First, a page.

Automobile accidents may cause a tremendous number of injuries and deaths, as well as material losses. It is thus imperative to develop safety technologies that can help to prevent these accidents and crash avoidance technologies that can limit damage.
This case study is based on the 2015 Sustainability Report by Hyundai published on the Global Reporting Initiative Sustainability Disclosure Database that can be found at this link. Through all case studies we aim to demonstrate that CSR/ sustainability reporting done responsibly is achieved by identifying a company’s most important impacts on the environment and stakeholders and by measuring, managing and changing.
As one of the world’s leading global carmakers, Hyundai is focusing on the development of vehicle safety technology Tweet This!, to prevent car accidents and minimize injuries in an inevitable collision. After measuring and setting targets, Hyundai took action to introduce accident prevention technologies – for example, the emergency driver assist system can analyze the location and speed of vehicles in the vicinity, detect the possibility of a collision, identify the safest route which will help to avoid a collision and prompt the driver to maneuver the vehicle out of danger –, implement technologies that reduce injuries in a collision – such as pedestrian protection technology – and, also, conduct vehicle safety tests for improved safety.
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With this case study you will see:
- Which are the most important impacts (material issues) Hyundai has identified;
- How Hyundai proceeded with stakeholder engagement, and
- What actions were taken by Hyundai to promote product safety
What are the material issues the company has identified?
In its 2015 Sustainability Report Hyundai identified a range of material issues, such as economic performance, labor-management relations, development of eco-friendly products, job creation and retention. Among these, promoting product safety stands out as a key material issue for Hyundai, as one of the world’s leading global carmakers with product responsibility as a top priority.
Stakeholder engagement in accordance with the GRI Standards
The Global Reporting Initiative (GRI) defines the Principle of Stakeholder Inclusiveness when identifying material issues (or a company’s most important impacts) as follows:
Stakeholders must be consulted in the process of identifying a company’s most important impacts and their reasonable expectations and interests must be taken into account. This is an important cornerstone for CSR / sustainability reporting done responsibly.
Key stakeholder groups Hyundai engages with:
|Stakeholder Group||Method of engagement|
|· Motor show and new car launching ceremony
· Test driving
· Sports sponsorship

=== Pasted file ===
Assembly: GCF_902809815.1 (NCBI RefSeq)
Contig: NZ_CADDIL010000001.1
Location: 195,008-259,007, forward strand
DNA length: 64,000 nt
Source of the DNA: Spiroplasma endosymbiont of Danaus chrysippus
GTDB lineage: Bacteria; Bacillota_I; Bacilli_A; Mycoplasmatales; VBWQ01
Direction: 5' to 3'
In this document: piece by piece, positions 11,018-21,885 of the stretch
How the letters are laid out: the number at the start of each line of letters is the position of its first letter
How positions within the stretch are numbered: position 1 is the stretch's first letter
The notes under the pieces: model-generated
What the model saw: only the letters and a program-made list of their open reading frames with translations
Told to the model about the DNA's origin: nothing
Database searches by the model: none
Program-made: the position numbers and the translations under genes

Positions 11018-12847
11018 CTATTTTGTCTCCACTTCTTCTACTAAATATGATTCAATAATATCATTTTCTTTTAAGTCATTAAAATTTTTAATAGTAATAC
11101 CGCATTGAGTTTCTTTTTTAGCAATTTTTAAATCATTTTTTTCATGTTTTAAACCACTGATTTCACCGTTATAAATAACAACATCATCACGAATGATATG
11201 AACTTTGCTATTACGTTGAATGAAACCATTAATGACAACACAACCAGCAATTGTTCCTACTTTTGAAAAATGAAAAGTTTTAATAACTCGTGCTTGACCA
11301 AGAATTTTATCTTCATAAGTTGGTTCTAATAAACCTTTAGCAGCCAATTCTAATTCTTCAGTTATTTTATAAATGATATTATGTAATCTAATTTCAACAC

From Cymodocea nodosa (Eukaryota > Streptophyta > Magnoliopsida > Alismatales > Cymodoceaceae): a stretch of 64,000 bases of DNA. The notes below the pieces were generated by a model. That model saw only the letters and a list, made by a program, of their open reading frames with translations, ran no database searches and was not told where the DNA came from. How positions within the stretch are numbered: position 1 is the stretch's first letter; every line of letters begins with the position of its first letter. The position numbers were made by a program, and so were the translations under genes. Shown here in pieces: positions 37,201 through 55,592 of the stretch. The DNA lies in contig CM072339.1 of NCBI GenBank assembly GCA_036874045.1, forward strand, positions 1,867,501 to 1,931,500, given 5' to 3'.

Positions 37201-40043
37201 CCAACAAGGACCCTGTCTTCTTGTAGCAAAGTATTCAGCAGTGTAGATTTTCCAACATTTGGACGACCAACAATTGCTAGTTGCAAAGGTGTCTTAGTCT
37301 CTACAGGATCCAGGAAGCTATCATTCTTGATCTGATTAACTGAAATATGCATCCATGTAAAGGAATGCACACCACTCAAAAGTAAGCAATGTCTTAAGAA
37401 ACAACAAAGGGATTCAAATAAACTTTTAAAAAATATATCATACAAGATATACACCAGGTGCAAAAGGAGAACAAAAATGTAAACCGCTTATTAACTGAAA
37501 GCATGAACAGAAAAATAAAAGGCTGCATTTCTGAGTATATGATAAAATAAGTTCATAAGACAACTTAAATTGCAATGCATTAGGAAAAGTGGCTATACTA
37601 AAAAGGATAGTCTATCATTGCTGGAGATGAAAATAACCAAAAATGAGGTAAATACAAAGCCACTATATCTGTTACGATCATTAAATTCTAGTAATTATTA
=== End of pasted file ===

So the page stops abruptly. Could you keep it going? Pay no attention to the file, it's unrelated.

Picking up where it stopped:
· Customer service
· Customer satisfaction survey
· Car club
· Online communication
· Reports (financial report, sustainability report, social contribution white paper)
|Employees||· Labor-management committee
· Occupational safety committee
· Internal publication
· Grievance counseling center
|· Dealer seminar
· Dealer conference
· Dealer related events
· Dealership conference, seminar and training
· Supplier satisfaction survey
· Web portal for purchase
|· Annual general meeting
· Company briefing
|· Social contributions
· Communication with local communities near worksite
· Youth support program
How stakeholder engagement was made to identify material issues
Hyundai’s sustainability report focuses on high priority issues that have been identified, through rigorous analysis of internal and external issues, as being of highest interest to stakeholders and as having a major impact on business operations. In 2014, a survey was conducted among the staff responsible for key areas of sustainability management in order to identify high priority issues and to measure their materiality.
Important sustainability issues for Hyundai in 2014 were selected through the Materiality Analysis based on two main criteria – business impact and social interest. The top 30% of issues were classified as “Priority 1” and the next 30% were categorized as “Priority 2”. As a result of the analysis, Hyundai found that supplier management had become a new top priority, while the same issues that were analyzed as being material in the previous year were selected as priority issues once again.
In its 2015 Sustainability Report Hyundai set the following targets for promoting product safety, based on the company’s approach to materiality – on taking action on what matters, where it matters:
- Introducing accident prevention technologies
Hyundai develops and provides tools that can facilitate safe driving on top of the basic driving and braking features.
Emergency driver assist system: The introduction of the electronic vehicle control system has led to improvements in sensor accuracy and overall vehicle performance. This has led in turn to the development of active safety technology that can detect dangerous situations and take preemptive safety measures. The emergency driver assist system can analyze the location and speed of vehicles in the vicinity, detect the possibility of a collision, identify the safest route which will help to avoid a collision and prompt the driver to maneuver the vehicle out of danger. The system also constantly analyzes information from the sensors mounted at the front and rear ends of the vehicle and analyzes the safest way to avoid any possible collision. The system can actively intervene with steering and braking inputs, adjusting them to maneuver the vehicle and driver out of emergency situations.